Prevention of atherosclerosis
Almost more important than treating arteriosclerosis (Vascular calcification) it must be avoided that arteriosclerotic changes occur in the body. Although there is a natural, steadily increasing thickening of the vascular wall with age, which cannot be stopped, an appropriate lifestyle can prevent the vascular lumen from narrowing even further. Patients with diabetes mellitus must be treated so that their blood sugar levels are as constant as possible. High blood pressure must be adequately controlled and blood pressure peaks avoided. High fat and high cholesterol diets should be reduced
Smoking is one of the main risk factors for arteriosclerosis. Furthermore, when preventing arteriosclerosis, sufficient exercise and sport should be ensured. Patients who have recurring cases of atherosclerosis in their families belong to the main risk group and should be examined by a doctor as a precautionary measure.
A genetic test can also be carried out here and it can be shown whether a rare hereditary disease with high cholesterol levels is the cause. In general, it is true of prevention that a stressful life situation should be reduced. Obesity should also be avoided. Chronic kidney failure should be avoided, as this promotes the development of arteriosclerotic changes (vascular glazing). Furthermore, an overactive thyroid (Hyperthyroidism) can also be avoided. Gout is also seen as a risk factor for vascular calcification (arteriosclerosis) and should be avoided or treated as much as possible.
Find out more about the topic here: Risk factors of arteriosclerosis
Less meat and animal fats (except fish)
Switch to vegetable fats
Abstaining from alcohol
Sport / exercise
Atherosclerosis develops in everyone with age. However, when it occurs depends heavily on how the individual diets. This generally includes a balanced diet, which can be achieved, for example, through a Mediterranean diet. With fish and various nuts, it mainly contains the healthy fatty acids. In contrast to the saturated fatty acids, which are mainly found in meat, they promote a healthy fat metabolism.
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- The diet in atherosclerosis
Bad cholesterol (LDL) is lowered and good cholesterol (HDL) is increased. This combination has a protective effect on the vascular system by reducing the amount of fatty deposits on the vascular walls. In addition, the Mediterranean diet contains a lot of vegetables, which contribute to general health through their fiber. A low-salt diet is also important in terms of preventing atherosclerosis. Food rich in salt leads to high blood pressure in the long run. This changes the blood flow in the vessels, and at the same time the wall of the vessels is also remodeled to withstand this blood flow. This leads to increased wall thickening, which in turn favors plaques (calcium deposits).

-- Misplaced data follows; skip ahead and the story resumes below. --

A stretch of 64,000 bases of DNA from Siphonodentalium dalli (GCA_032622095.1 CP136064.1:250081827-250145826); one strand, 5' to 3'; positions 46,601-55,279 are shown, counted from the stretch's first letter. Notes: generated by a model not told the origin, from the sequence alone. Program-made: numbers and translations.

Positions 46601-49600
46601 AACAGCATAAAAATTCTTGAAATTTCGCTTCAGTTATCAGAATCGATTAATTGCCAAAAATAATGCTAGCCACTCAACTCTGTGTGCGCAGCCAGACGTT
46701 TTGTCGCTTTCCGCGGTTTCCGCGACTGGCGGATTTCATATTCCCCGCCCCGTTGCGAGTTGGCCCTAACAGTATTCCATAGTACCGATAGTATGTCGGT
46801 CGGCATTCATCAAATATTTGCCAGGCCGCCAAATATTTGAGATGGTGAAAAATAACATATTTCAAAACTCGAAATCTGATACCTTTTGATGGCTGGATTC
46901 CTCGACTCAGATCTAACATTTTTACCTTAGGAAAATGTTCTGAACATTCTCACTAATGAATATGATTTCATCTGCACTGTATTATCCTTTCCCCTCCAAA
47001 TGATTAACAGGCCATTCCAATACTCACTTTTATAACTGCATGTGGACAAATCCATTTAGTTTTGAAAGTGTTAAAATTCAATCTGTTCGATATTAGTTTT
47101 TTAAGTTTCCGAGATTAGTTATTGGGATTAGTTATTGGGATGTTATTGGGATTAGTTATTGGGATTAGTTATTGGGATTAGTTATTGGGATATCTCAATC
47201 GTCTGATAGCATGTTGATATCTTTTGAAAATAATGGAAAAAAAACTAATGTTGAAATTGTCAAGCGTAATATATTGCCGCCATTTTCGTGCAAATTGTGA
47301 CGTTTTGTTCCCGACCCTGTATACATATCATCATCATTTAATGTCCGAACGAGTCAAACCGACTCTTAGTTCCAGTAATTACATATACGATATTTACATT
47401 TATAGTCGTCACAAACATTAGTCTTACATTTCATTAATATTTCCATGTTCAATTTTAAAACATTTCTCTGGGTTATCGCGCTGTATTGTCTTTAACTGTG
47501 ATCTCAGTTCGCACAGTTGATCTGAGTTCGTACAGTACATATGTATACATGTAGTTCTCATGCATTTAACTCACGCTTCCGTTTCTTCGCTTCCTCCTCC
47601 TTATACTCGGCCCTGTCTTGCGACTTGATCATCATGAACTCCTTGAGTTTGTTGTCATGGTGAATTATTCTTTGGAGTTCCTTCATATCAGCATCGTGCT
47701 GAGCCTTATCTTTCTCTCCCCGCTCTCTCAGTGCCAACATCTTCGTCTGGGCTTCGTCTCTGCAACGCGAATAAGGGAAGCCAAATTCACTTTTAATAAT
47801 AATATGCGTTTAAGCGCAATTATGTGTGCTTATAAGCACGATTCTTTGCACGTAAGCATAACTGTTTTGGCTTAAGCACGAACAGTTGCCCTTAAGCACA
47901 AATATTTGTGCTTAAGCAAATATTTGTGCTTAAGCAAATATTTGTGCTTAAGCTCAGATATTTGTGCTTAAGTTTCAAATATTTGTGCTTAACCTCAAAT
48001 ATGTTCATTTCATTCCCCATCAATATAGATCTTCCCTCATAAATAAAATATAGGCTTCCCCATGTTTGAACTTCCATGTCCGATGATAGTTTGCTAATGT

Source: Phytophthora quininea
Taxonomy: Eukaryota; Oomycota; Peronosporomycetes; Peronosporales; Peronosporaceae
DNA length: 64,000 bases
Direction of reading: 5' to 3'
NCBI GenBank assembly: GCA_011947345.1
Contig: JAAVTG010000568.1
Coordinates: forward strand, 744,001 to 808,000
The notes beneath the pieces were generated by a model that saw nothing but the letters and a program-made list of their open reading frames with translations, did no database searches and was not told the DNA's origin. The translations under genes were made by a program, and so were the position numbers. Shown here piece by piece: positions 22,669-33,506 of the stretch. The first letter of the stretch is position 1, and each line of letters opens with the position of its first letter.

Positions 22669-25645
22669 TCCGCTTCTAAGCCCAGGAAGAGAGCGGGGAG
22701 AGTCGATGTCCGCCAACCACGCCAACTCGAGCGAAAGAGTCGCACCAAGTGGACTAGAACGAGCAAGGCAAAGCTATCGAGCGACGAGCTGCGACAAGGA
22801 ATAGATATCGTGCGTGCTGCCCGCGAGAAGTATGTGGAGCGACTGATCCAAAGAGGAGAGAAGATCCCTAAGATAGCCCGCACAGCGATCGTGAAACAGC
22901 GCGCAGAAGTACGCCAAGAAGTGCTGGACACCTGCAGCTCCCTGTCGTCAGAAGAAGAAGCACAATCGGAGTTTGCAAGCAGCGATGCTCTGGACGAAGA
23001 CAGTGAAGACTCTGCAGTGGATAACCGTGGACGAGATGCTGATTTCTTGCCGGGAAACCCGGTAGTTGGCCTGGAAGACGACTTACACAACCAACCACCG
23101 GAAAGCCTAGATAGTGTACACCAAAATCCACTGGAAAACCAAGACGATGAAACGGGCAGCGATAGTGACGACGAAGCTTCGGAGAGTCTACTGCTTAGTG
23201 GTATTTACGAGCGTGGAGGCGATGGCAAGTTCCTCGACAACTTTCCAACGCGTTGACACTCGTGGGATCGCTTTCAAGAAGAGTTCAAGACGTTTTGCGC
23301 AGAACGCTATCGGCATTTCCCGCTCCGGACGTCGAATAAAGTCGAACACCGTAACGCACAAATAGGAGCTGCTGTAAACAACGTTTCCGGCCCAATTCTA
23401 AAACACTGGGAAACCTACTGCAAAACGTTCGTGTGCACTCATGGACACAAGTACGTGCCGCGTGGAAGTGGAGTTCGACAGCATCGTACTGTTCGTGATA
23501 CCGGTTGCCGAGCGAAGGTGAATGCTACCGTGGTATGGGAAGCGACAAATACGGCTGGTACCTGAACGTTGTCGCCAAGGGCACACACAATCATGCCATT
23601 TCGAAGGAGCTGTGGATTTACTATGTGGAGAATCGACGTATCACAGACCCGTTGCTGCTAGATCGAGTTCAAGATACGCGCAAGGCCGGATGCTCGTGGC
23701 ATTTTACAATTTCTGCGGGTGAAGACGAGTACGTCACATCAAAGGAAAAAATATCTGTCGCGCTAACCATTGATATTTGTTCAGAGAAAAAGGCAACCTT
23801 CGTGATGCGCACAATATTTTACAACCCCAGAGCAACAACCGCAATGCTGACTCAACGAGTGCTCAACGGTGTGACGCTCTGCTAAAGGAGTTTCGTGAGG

Read more on the topic: Diet for heart disease
Can Vitamins Help?
In addition to other positive effects on the body, vitamins can also have a preventive effect against arteriosclerosis. Especially vitamins C and E and beta-carotene have an antioxidant effect. Cells that have a high metabolic activity, such as stressed cells in the vessel walls, release aggressive substances that can weaken and damage other cells. The antioxidants in vitamins C and E intercept these damaging substances.
Instead of causing damage to other cells, they bind to the antioxidant substances in the vitamins. In this way, these vitamins can prevent the formation of arteriosclerosis. The vitamin C requirement of an adult can easily be achieved with regular consumption of fruit. Beta-carotene and vitamin E can also be consumed in sufficient quantities through around 250g of vegetables per day.
Sport has a number of ways of preventing arteriosclerosis. Physical activity, especially endurance sports, strengthens the entire cardiovascular system. Endurance sports such as cycling, jogging, walking and swimming are much more effective than weight training. Exercise lowers blood pressure in the long term and increases the performance of the heart. This means that a larger amount of blood can be pumped into the circulation with each heartbeat, so the heart rate is also reduced in the long term. In addition, many small new blood vessels form, especially in the muscles, which lead to better blood flow and provide better protection against circulatory disorders caused by arteriosclerosis.